OBR: UK’s current gas reliance likely to be as costly as net-zero transition
The Office for Budget Responsibility (OBR) has stated that continued dependence on volatile gas markets “could be as expensive fiscally” as reaching net-zero emissions, or even twice as costly if no action to decarbonise is taken.
The OBR, which produces forecasts for the economy and public finances, has this week published its latest update assessment of fiscal risks in the UK.
The analysis finds that “significant investment” is needed in the power sector over the next decade if the UK is to reach its net-zero ambitions. The OBR cites investments in renewable energy sources alongside the electrification of sectors like transport, heating and buildings as areas where more public finance is required.
The OBR warns of the risk that the UK economy “remains relatively highly dependent on imported gas” and that a dependence on these imports “could be as expensive fiscally as completing the transition to net zero, were periodic upward spikes to global gas prices to continue to occur”.
The OBR adds that the UK “remains one of the most gas-dependent economies in Europe”, which has left the nation “more exposed economically and fiscally to sudden changes in global gas prices”. The report also notes that the UK’s reduction in gas usage in response to the spike in prices was less than the European average.
The OBR warns that a “continued reliance on gas” would result in the UK being more than 40% more exposed to price spikes in the late 2020s, unless gas usage can be reduced in line with the Government’s own pathways listed in the Net-Zero Strategy. The UK would be more than twice as exposed to price spikes in the late 2030s; and more than five times more exposed to spikes in the late 2040s.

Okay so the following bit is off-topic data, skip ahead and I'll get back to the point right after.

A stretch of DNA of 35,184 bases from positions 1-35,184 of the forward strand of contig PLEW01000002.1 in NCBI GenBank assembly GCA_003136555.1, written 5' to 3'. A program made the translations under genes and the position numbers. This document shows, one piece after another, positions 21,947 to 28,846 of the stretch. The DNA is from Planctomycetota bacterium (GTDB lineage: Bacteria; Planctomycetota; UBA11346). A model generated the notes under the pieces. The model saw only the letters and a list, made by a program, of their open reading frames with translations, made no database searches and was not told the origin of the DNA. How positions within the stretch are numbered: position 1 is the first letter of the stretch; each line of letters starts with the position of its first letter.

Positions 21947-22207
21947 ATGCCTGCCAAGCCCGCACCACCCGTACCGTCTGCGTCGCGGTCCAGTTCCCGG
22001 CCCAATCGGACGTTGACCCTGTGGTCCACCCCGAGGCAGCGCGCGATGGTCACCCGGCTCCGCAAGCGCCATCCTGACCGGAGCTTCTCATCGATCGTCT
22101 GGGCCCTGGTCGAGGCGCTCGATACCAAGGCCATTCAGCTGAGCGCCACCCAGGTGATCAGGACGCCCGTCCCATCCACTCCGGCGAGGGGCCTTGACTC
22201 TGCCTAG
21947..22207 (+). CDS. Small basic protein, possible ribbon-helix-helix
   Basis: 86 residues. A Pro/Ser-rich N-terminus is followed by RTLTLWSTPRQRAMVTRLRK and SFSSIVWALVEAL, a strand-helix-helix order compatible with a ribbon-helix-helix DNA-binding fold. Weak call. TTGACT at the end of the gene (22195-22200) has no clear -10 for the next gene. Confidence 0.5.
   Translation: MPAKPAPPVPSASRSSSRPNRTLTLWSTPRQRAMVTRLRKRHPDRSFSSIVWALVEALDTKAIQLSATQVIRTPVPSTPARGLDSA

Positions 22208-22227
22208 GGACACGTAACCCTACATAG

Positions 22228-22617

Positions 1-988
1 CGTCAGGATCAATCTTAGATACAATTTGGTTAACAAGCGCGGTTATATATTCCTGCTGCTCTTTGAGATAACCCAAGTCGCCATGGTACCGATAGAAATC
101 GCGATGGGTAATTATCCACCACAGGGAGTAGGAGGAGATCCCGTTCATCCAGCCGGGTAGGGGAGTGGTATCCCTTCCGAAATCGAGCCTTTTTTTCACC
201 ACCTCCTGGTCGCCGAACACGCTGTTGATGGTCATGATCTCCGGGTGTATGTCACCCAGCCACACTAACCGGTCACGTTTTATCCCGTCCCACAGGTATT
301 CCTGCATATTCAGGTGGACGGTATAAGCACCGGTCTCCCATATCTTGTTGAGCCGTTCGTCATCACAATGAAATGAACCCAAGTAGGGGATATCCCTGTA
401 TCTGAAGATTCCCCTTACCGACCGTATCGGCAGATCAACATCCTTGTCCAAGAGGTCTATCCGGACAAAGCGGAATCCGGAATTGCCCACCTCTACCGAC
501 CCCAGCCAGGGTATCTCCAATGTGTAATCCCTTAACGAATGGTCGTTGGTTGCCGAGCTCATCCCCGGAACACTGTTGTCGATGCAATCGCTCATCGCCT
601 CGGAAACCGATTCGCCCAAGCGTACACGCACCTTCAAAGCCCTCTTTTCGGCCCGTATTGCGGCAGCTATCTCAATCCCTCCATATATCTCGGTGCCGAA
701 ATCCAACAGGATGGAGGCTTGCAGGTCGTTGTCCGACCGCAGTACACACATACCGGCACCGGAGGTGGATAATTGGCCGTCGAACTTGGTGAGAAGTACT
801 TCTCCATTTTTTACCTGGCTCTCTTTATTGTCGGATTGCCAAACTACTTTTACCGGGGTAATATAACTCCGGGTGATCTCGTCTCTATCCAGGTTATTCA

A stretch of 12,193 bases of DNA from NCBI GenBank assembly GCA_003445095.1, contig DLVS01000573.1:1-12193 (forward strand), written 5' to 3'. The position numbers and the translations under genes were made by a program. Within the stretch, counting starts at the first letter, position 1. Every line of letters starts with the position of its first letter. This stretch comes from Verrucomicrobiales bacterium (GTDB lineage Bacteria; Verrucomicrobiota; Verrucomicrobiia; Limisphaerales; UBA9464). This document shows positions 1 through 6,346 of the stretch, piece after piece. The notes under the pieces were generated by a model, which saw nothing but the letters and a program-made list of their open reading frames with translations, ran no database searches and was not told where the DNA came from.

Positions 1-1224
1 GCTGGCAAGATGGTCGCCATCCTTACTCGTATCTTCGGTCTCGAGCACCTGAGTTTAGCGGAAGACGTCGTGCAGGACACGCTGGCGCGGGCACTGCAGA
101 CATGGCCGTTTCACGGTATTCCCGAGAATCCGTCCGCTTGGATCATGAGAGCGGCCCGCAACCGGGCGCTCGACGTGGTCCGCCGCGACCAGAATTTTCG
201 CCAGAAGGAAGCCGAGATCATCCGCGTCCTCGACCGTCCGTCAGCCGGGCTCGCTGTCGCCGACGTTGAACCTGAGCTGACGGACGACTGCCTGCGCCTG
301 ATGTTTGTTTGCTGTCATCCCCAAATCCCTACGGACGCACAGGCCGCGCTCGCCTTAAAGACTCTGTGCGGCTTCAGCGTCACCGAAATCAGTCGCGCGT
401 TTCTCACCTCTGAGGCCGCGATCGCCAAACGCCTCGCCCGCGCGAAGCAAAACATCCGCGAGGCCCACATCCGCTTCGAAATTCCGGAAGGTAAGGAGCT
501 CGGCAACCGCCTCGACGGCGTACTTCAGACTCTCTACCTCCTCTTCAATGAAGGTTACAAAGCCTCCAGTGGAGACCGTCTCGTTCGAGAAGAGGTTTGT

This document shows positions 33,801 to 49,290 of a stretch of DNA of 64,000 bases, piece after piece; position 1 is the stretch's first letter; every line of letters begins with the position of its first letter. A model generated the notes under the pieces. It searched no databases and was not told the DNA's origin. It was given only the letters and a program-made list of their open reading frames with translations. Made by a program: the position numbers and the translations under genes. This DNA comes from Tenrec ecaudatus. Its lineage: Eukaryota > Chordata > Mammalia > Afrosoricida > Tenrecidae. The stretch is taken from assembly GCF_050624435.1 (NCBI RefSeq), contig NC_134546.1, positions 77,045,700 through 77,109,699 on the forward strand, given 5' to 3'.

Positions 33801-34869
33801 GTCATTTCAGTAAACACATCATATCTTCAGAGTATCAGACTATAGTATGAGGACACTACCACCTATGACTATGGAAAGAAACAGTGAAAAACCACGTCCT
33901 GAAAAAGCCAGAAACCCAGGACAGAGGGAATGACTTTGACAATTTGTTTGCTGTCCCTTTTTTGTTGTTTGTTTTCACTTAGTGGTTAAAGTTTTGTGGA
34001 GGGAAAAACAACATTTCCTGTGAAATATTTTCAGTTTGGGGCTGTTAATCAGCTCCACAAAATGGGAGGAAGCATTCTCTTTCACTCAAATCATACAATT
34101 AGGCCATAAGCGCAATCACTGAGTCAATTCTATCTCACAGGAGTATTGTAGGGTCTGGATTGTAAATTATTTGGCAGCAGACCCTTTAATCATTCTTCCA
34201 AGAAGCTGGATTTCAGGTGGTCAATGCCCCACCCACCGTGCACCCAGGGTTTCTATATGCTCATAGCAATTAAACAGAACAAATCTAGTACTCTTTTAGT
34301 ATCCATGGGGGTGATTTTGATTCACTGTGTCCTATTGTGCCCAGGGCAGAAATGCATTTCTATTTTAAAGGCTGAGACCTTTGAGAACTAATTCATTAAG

The OBR states that if gas price spikes occur every decade, it could cost the UK between 2-3% of GDP annually, adding 13% of GDP to public debt by 2050. Under these scenarios the dependence on gas could be twice as costly as the net-zero transition.
In contrast, the OBR’s 2021 scenario estimates the net effect on public finances that the net-zero transition would have. It found that taking early action to reach net-zero would reduce the primary balance of GDP by less than 1% and add 21% of GDP to public sector net debt, which is around £20bn annually.
The pricing estimates include the loss of receipts from fuel duty as fewer petrol cars are on the road and also a higher carbon tax. The OBR’s current report states that the imposition of a carbon tax is unlikely to offset the loss from fuel duty.
The OBR’s March 2023 forecast also stated that half the cost of the UK’s support to household and businesses to respond to rising energy costs could be recouped by windfall taxes on energy producers. However, with North Sea output declining, the OBR is now unsure as to what extent policymakers will be able to recoup future support costs via windfall taxes on oil and gas producers.
Research from green groups has estimated that wholesale gas prices will remain at least twice as high as they were before the price crisis until 2030 at the earliest.